Battle-tested tech: communications

Integrated military strategy provides a lesson for enterprise IT

It was a decision that had to be made in a few tense hours: Should the U.S. launch the war on Iraq with an air attack aimed at Saddam Hussein and members of his inner circle? The U.S. military analyzed intelligence reports, programmed its munitions, and attacked on March 20. That first action demonstrated how critical well-integrated communications technology was to the process.

"There were a lot of new technologies out there, but in and of themselves, none of them was particularly dramatic," says John Hillen, senior vice president and director of the defense and intelligence group at American Management Systems (AMS), an IT consultancy in Fairfax, Va. "It was the stitching together of all of these things in real time and their integration into the operation … that allowed a very small force to essentially take down an entire country."

Communications technology leveraged by the military also brought individual members of today’s networked fighting force into close contact with the home front. "It's probably the first war where anyone on the front line could call home and say 'Mom, I'm all right,'" notes Pat Armstrong, director of satellite communication services at General Dynamics Decision Systems (GDDS) in Scottsdale, Ariz.

Putting the pieces together

Although the chief lesson of the war for corporate IT may be that a well-integrated communications system is greater than the sum of its parts, corporate buyers may find interest in a number of packaged systems and communications devices that played a role in Iraq in military, medical, and humanitarian efforts.

U.S.-led coalition forces were able to amass information from sources ranging from sensors on the battlefield, to unmanned aircraft in the sky, to satellites miles away in orbit. The military systems communicated digitized data in real time to systems on the front lines, the United States, and other locations where decisions were being made.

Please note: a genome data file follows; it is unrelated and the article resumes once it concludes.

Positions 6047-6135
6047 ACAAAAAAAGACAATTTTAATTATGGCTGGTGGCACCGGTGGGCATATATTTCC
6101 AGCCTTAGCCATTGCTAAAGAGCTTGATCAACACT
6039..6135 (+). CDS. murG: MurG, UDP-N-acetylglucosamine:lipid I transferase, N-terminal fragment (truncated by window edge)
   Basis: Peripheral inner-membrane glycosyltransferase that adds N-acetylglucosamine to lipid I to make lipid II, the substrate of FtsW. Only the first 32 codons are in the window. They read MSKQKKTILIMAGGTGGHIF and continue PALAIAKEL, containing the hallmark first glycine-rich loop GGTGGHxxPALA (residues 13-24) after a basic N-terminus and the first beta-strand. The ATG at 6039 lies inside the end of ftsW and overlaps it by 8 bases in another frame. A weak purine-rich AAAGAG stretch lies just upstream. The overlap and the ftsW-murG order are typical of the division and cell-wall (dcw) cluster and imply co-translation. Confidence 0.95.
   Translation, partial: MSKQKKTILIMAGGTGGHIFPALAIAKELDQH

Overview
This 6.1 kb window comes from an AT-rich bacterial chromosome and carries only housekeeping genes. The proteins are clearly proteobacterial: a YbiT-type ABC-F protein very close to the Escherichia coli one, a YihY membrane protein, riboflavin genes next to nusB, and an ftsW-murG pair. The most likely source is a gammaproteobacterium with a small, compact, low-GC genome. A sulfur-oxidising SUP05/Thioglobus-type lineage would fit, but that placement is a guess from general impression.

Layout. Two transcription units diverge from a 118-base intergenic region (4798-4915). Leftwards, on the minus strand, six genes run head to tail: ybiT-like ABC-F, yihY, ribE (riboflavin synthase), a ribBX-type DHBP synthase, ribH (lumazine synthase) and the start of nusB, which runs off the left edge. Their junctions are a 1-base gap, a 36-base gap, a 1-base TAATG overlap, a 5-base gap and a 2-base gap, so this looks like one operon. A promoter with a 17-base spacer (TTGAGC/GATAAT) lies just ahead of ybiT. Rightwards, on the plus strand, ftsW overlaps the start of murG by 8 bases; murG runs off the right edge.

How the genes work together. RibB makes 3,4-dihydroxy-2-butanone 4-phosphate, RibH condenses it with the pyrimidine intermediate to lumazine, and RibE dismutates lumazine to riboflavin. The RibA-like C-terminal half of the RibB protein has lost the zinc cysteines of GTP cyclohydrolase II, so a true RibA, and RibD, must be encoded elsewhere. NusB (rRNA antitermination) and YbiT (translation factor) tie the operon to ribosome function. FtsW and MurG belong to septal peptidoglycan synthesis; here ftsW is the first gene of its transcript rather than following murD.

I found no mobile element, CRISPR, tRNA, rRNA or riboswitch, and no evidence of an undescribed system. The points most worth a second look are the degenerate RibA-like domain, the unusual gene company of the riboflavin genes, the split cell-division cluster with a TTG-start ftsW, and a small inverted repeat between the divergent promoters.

AMS's Hillen, a former officer who served in Desert Storm, says that in the first Gulf War, the computer systems used by the military and intelligence agencies were so incapable of talking to each other that air commanders had to print hundreds of pages of a document called the air tasking order each day. This script would be loaded on helicopters and flown to aircraft carriers, and officers had to thumb through the hard copy to figure out their roles in an operation.

In the connected, digitized warfare in the most recent war on Iraq, a Humvee became the military equivalent of a mobile datacenter. Consider the CGS (Common Ground Station) from GDDS, featuring communication equipment for secure radio, satellite, and land-line communications. More than 20 different communications interfaces feed into off-the-shelf, Unix-based workstations, mounted in the back of the vehicle to handle data from multiple real-time sensors and systems, including radar from JSTARS (Joint Surveillance Target Attack Radar System) reconnaissance aircraft and video images from UAVs (Unmanned Aerial Vehicles), says Ralph Whitney, business unit manager of CGS at GDDS.

The CGS pulls together the data on one electronic map that gives commanders up-to-minute information and a clear picture of the whereabouts of both the enemy and friendly vehicles. The latest CGS uses a Web service architecture to provide the information in near real time to authorities in the United States and Europe as well as the Middle East via the military's restricted Internet, called SIPRNET (Secret Internet Protocol Router Network), Whitney says.

GPS: Star of the War